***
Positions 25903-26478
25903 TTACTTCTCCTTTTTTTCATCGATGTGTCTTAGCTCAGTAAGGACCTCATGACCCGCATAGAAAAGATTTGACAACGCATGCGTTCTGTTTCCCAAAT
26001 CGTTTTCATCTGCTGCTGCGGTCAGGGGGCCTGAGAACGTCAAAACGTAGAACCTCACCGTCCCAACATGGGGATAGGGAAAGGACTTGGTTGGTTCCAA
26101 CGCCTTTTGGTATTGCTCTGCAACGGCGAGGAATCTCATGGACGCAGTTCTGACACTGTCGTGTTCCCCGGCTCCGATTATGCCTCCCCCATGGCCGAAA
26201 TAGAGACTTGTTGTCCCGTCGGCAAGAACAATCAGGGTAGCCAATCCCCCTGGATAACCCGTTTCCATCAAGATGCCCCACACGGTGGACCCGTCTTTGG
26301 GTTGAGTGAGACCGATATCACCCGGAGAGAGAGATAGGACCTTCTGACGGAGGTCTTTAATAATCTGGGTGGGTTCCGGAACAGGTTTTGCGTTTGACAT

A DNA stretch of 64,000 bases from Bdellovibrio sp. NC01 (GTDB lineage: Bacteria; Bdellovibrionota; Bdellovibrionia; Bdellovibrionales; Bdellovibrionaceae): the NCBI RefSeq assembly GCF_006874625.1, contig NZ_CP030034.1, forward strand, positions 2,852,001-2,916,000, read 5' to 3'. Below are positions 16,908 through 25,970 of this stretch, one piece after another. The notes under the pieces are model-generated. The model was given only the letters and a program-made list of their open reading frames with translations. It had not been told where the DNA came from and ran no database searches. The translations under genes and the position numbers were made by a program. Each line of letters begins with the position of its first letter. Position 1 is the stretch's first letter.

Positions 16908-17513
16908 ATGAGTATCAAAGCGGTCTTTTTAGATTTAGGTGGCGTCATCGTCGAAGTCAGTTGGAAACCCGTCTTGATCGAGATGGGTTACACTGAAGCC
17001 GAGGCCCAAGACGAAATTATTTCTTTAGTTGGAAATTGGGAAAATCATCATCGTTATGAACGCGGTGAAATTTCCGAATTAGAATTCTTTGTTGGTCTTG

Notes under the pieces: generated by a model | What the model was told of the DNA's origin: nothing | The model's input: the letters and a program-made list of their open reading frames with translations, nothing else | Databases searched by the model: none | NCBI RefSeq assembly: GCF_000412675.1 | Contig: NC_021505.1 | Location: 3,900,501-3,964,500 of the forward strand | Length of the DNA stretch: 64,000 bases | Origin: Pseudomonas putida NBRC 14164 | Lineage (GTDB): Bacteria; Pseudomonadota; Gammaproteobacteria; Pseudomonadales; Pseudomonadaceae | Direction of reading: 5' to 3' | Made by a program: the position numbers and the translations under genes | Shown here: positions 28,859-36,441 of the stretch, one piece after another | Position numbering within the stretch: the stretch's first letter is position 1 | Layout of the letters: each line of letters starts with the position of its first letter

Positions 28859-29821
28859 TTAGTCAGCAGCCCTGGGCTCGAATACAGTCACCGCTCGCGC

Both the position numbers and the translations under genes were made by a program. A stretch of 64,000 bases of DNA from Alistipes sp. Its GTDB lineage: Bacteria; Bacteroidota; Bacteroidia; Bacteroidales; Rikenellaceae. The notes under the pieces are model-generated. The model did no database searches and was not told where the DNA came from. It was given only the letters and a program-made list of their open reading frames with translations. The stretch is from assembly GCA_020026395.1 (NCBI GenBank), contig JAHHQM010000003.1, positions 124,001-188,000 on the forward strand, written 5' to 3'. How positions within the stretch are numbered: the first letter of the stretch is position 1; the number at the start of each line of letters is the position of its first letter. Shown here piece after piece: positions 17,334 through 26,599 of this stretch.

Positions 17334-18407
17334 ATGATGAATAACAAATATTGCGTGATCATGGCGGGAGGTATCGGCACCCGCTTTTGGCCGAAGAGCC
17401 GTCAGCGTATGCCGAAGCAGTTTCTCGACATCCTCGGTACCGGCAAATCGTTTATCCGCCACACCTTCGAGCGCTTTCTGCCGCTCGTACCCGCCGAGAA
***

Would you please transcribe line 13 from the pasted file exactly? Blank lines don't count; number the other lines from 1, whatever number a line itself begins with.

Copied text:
28859 TTAGTCAGCAGCCCTGGGCTCGAATACAGTCACCGCTCGCGC